The Central Credit Register (the Register) is a new centralised system for collecting personal and credit information on loans. It is a secure database established and controlled by the Central Bank of Ireland, under the Credit Reporting Act 2013. It is used to collect and store personal and credit information on loans of €500 or more from lenders.
From 30 June 2017 and every month thereafter, the Register began collecting and storing personal and credit information from lenders including Waterford Credit Union about the loans we give to our members. Any existing loans with Waterford Credit Union of €500 or more as at the 30th June 2017 were also reported to the Register.
Where we issue loans of €500 or more we are required to transfer information on these loans to the Register. The Register will not collect information about smaller loans of less than €500.
The Register will initially include information on loans such as credit cards, overdrafts personal loans and mortgages. In time, information on other types of lending, such as hire purchase agreements and personal contract plans, will also be included.
The Central Credit Register does not score or grade credit reports.
The Central Credit Register does not decide if a loan is approved or not, Waterford Credit Union makes that decision.
Reason for the Register
The Government agreed to establish the Register as part of the EU/IMF Programme of Financial Support for Ireland. The information collected will help lenders, consumers and the Central Bank in its role of safeguarding stability and protecting consumers. Lenders such as Waterford Credit Union will be able to use the information to get a more detailed picture of a member’s credit history, which will help us to make decisions about loan applications.
Members will also have the opportunity to see what credit information Waterford Credit Union hold about them.
It is expected that consumers and lenders will be able to access the information in the form of a credit report from early 2018.
Waterford Credit Union will be able to access your credit report, when:
- you apply for a new loan, or
- you have applied to have your existing loan restructured, or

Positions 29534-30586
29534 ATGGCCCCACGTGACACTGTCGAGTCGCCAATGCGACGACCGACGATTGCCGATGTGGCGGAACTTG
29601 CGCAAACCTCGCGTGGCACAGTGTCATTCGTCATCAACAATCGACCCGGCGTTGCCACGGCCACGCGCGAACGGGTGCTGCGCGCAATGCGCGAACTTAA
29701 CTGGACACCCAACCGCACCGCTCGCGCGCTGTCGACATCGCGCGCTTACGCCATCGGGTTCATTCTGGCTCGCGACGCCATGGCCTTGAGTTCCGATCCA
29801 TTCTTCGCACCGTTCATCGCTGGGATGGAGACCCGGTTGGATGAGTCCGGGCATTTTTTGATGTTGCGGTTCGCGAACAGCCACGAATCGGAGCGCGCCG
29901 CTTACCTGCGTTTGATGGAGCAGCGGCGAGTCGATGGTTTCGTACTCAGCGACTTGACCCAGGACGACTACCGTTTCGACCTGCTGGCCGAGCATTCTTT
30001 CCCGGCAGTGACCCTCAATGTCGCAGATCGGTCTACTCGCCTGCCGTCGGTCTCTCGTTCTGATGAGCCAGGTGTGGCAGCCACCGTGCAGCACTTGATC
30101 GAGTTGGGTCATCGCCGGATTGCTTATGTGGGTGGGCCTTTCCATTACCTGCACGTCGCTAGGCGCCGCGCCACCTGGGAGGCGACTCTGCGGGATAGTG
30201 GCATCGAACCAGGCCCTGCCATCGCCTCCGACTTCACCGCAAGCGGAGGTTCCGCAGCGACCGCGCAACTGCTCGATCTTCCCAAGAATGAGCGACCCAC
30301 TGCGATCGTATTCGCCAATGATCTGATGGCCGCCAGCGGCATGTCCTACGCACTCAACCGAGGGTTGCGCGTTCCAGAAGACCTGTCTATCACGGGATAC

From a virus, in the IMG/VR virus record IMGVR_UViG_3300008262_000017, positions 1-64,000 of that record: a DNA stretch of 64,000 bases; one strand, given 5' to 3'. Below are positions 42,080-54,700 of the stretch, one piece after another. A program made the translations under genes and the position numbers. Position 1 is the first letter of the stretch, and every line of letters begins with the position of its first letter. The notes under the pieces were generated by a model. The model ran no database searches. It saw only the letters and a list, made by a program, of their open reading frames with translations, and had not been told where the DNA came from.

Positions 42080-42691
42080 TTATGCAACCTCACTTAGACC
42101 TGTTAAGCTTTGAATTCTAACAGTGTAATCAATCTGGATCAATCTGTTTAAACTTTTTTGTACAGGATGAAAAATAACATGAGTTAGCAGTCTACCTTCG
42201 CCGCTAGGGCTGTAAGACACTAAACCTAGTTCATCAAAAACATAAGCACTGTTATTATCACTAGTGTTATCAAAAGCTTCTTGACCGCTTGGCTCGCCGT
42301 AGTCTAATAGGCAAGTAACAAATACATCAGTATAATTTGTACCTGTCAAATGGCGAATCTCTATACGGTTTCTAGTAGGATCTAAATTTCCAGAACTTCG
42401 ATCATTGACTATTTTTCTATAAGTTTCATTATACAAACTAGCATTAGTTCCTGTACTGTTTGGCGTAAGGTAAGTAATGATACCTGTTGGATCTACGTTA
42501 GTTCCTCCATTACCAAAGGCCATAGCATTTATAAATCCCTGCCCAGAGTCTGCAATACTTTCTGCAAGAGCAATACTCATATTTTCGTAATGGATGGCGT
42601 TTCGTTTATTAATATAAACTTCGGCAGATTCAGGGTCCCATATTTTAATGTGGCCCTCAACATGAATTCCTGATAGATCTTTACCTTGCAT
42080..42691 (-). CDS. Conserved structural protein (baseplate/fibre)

- you have arrears on your existing loan.
You will be able to request your own credit report at any time without charge.
No other party, such as employers, landlords, or any other person or entity can access your credit report.
In addition, your credit report will show each time a lender has viewed your information and the reason why they did so. This is called a ‘footprint’ and means that you will know who has looked at your credit report.
What information will be included in my credit report?
Your credit report will contain factual personal and credit information only.
|Personal Information||Credit Information|
|Name (first name and surname)
Current and previous addresses
Date of birth
Personal public service number (PPSN)
|Type of loan (i.e. mortgage, personal loan)
Name of the lender
Amount of the loan
Number of overdue payments, if any
Date of next payment
Amount of next payment
What about my personal data?
The Office of the Data Protection Commissioner has set out the strict rules around collecting and processing personal information, which are available at www.dataprotection.ie. The Credit Reporting Act 2013 requires lenders to submit your personal and credit information to Register. This includes information that they have already collected from you such as your name, date of birth and PPS number. This level of information is necessary to ensure the Register can accurately match your loans, including loans that you may have with more than one lender. It will help avoid instances where an unsound credit decision is made by a lender because your personal or credit information cannot be identified correctly, or is matched erroneously with another person.
Your personal and credit information is stored securely on the Register and released only when you or a lender requests it.
The Central Bank owns the information held on the Register and is a data controller under the Data Protection Acts